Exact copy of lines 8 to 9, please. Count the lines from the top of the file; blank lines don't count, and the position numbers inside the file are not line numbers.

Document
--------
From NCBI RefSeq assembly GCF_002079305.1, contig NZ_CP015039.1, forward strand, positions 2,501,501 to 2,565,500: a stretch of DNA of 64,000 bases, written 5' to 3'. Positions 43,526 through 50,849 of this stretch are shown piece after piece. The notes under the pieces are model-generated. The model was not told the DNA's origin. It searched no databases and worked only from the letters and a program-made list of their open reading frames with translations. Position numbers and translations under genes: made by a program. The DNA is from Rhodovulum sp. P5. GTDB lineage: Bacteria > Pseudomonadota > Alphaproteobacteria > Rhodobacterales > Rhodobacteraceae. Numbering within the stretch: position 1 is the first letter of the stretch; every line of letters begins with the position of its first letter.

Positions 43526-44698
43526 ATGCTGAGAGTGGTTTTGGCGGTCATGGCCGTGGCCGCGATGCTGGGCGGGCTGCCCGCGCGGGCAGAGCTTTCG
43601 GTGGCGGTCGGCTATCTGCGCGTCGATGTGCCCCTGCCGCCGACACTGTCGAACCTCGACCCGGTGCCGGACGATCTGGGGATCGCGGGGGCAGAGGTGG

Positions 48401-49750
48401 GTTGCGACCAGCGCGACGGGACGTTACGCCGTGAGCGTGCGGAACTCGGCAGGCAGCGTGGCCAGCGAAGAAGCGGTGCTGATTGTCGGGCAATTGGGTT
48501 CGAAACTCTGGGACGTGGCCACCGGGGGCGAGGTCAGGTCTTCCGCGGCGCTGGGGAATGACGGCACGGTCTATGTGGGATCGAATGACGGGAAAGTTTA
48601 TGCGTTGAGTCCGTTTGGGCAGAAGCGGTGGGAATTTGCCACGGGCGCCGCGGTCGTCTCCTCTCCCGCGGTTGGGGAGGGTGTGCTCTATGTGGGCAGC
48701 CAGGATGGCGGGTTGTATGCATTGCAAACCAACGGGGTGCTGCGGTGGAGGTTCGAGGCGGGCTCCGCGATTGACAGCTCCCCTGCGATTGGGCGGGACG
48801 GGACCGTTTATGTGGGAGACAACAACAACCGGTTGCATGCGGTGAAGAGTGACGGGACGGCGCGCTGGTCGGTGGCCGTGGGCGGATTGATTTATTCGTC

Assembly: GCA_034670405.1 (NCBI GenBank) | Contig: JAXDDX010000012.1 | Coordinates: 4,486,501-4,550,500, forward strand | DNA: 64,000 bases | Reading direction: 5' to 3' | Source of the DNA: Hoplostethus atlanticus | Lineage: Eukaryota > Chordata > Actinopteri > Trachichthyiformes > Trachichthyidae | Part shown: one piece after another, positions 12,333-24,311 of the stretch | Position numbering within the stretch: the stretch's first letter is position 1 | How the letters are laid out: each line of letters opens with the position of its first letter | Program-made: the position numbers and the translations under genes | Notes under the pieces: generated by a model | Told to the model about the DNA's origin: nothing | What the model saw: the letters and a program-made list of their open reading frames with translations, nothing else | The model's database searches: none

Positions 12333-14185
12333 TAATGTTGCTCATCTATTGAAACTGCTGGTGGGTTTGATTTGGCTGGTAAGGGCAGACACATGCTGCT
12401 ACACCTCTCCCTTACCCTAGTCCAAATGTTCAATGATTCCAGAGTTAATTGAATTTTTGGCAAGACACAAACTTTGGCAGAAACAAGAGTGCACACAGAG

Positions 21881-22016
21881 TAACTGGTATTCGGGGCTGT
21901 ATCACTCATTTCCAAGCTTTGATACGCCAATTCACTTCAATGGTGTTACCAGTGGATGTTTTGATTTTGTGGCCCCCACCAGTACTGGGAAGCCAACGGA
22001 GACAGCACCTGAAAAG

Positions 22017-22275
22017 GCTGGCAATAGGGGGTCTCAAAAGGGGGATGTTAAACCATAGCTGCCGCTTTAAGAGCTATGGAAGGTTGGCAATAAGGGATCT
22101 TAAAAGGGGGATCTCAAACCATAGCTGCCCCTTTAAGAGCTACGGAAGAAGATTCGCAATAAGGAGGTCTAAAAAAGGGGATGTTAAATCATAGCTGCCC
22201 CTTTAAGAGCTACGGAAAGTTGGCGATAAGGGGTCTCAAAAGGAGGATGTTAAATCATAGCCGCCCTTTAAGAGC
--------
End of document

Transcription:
48601 TGCGTTGAGTCCGTTTGGGCAGAAGCGGTGGGAATTTGCCACGGGCGCCGCGGTCGTCTCCTCTCCCGCGGTTGGGGAGGGTGTGCTCTATGTGGGCAGC
48701 CAGGATGGCGGGTTGTATGCATTGCAAACCAACGGGGTGCTGCGGTGGAGGTTCGAGGCGGGCTCCGCGATTGACAGCTCCCCTGCGATTGGGCGGGACG